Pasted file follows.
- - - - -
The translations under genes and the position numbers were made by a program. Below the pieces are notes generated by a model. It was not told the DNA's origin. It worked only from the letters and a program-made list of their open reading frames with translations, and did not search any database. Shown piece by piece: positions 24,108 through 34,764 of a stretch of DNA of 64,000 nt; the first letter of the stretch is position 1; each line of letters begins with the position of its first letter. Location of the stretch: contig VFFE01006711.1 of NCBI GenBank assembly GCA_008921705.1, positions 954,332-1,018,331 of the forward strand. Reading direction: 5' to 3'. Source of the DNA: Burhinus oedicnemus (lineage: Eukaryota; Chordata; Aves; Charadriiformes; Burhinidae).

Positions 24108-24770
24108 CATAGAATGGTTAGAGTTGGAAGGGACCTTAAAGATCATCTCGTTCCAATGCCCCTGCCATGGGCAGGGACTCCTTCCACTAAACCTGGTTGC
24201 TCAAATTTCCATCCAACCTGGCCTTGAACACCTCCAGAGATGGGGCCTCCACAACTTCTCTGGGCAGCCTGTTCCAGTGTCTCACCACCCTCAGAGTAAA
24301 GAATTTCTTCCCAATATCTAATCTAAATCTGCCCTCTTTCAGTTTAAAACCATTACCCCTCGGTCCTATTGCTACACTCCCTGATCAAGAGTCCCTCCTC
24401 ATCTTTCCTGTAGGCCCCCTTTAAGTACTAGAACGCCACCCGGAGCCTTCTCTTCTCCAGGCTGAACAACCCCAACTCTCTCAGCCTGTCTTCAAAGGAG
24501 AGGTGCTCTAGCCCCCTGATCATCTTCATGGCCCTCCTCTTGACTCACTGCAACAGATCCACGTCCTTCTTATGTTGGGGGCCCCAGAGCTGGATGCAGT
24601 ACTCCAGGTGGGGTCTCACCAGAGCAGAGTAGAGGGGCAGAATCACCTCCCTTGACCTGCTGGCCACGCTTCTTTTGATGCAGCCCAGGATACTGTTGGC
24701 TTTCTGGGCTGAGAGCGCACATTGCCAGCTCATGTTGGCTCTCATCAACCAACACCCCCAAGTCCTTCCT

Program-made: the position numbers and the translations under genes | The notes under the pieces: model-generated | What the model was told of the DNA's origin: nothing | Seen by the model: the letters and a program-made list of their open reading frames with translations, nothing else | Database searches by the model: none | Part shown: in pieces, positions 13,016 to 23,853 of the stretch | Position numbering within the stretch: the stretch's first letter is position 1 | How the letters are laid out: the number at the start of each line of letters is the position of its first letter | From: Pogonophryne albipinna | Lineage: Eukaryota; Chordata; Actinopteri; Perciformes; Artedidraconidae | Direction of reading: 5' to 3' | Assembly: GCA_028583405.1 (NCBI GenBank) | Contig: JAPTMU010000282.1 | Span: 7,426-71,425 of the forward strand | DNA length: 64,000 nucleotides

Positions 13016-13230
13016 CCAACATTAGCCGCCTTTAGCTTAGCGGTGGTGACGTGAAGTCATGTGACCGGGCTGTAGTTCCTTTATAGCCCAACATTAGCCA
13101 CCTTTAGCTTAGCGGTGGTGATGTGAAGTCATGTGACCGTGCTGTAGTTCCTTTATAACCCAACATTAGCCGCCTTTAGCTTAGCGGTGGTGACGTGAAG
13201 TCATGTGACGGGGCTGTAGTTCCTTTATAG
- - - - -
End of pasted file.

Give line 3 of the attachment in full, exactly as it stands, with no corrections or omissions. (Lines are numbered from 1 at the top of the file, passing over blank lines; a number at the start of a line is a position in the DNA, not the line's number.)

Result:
24108 CATAGAATGGTTAGAGTTGGAAGGGACCTTAAAGATCATCTCGTTCCAATGCCCCTGCCATGGGCAGGGACTCCTTCCACTAAACCTGGTTGC